Infrared laser-mediated local gene induction in medaka, zebrafish and Arabidopsis thaliana

Authors

  • Tomonori Deguchi,

    1. Research Institute for Cell Engineering, National Institute of Advanced Industrial Science and Technology (AIST), 3-11-46 Nakouji, Amagasaki, Hyogo 661-0974
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      These authors contributed equally to this work.

  • Mariko Itoh,

    1. Graduate School of Life Science, University of Hyogo, 3-2-1 Kouto, Kamigori, Ako-gun, Hyogo 678-1297
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      These authors contributed equally to this work.

  • Hiroko Urawa,

    1. Laboratory of Plant Organ Development, National Institute for Basic Biology (NIBB), Myodaiji-cho, Okazaki 444-8585
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      These authors contributed equally to this work.

  • Tomohiro Matsumoto,

    1. Research Institute for Cell Engineering, National Institute of Advanced Industrial Science and Technology (AIST), 3-11-46 Nakouji, Amagasaki, Hyogo 661-0974
    2. First Department of Oral and Maxillofacial Surgery, Tsurumi University, School of Dental Medicine, 2-1-3 Tsurumi, Tsurumi-ku, Yokohama, Kanagawa 230-0063
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  • Sohei Nakayama,

    1. Graduate School of Life Science, University of Hyogo, 3-2-1 Kouto, Kamigori, Ako-gun, Hyogo 678-1297
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  • Takashi Kawasaki,

    1. Research Institute for Cell Engineering, National Institute of Advanced Industrial Science and Technology (AIST), 3-11-46 Nakouji, Amagasaki, Hyogo 661-0974
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  • Takeshi Kitano,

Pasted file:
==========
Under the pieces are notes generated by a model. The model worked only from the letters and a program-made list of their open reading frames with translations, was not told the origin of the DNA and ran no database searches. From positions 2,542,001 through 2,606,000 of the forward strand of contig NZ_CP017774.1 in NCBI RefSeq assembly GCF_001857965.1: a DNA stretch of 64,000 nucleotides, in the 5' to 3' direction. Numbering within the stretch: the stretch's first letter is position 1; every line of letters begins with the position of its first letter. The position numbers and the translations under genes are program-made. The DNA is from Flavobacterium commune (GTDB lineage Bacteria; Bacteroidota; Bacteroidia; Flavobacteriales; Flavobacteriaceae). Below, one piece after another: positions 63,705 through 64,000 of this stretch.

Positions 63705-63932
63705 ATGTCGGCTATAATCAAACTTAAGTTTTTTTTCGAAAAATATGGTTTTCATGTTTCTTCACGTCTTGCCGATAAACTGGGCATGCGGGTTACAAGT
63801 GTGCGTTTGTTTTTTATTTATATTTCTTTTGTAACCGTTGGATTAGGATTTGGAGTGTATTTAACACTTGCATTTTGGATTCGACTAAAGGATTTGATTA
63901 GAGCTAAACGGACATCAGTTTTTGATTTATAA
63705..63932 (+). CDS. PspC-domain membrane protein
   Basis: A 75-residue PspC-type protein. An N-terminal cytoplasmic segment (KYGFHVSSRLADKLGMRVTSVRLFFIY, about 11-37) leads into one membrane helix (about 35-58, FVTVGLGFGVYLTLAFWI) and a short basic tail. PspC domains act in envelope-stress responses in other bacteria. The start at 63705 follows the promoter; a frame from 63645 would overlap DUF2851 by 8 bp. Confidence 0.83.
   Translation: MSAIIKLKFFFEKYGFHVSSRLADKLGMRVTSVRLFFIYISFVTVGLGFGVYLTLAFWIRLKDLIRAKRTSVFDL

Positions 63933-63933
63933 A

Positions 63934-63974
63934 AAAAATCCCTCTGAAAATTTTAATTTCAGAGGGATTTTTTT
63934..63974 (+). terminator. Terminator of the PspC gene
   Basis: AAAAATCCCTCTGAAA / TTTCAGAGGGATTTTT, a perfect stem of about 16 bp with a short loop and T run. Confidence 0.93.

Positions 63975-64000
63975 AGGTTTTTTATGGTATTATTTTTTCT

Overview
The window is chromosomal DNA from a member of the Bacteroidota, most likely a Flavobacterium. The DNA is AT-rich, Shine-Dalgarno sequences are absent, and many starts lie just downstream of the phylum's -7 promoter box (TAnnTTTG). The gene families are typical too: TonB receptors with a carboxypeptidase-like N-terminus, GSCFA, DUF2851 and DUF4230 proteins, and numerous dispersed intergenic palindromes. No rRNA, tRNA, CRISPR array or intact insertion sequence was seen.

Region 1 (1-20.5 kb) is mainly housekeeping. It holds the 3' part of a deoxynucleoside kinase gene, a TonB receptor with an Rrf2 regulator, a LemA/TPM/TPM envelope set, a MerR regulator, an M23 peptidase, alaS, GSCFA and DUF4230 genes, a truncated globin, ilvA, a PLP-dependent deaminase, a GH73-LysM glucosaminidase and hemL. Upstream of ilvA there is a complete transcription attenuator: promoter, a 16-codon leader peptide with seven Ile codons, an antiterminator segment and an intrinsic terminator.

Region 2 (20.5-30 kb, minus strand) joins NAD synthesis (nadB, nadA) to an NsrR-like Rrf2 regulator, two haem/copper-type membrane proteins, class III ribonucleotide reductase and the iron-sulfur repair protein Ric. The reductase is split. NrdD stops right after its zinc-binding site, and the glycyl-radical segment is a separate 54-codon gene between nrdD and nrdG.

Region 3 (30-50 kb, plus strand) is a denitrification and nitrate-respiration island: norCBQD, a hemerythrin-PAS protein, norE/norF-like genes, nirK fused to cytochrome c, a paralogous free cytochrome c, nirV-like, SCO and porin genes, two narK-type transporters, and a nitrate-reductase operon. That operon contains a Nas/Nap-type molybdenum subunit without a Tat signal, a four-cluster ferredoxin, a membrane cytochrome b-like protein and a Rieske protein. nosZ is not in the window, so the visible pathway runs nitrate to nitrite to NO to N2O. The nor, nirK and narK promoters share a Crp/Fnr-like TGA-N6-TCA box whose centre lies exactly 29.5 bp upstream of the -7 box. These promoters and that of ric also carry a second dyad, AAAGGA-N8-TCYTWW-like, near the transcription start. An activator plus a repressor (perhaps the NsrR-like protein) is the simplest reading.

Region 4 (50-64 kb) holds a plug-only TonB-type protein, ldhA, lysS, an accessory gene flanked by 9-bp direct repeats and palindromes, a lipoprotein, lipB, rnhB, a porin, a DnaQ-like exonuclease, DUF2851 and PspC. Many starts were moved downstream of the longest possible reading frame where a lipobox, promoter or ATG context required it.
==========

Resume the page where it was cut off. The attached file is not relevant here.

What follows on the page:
1. Graduate School of Science and Technology, Kumamoto University, 2-39-1 Kurokami, Kumamoto 860-8555
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  • Shoji Oda,

    1. Department of Integrated Biosciences, Graduate School of Frontier Sciences, The University of Tokyo, Kashiwa-no-ha 5-1-5, Kashiwa, Chiba 277-8562
    2. Space Biomedical Research Office, Japan Aerospace Exploration Agency (JAXA), Tsukuba Space Center 2-1-1, Sengen, Tsukuba, Ibaraki 305-8505
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  • Hiroshi Mitani,

    1. Department of Integrated Biosciences, Graduate School of Frontier Sciences, The University of Tokyo, Kashiwa-no-ha 5-1-5, Kashiwa, Chiba 277-8562
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  • Taku Takahashi,

    1. Graduate School of Natural Science and Technology, Okayama University, 3-1-1 Tsushimanaka, Okayama 700-8530
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  • Takeshi Todo,

    1. Department of Radiation Biology and Medical Genetics, Graduate School of Medicine, Osaka University, 2-2 Yamada-oka, Suita, Osaka 565-0871, Japan
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  • Junichi Sato,

    1. First Department of Oral and Maxillofacial Surgery, Tsurumi University, School of Dental Medicine, 2-1-3 Tsurumi, Tsurumi-ku, Yokohama, Kanagawa 230-0063
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  • Kiyotaka Okada,

    1. Laboratory of Plant Organ Development, National Institute for Basic Biology (NIBB), Myodaiji-cho, Okazaki 444-8585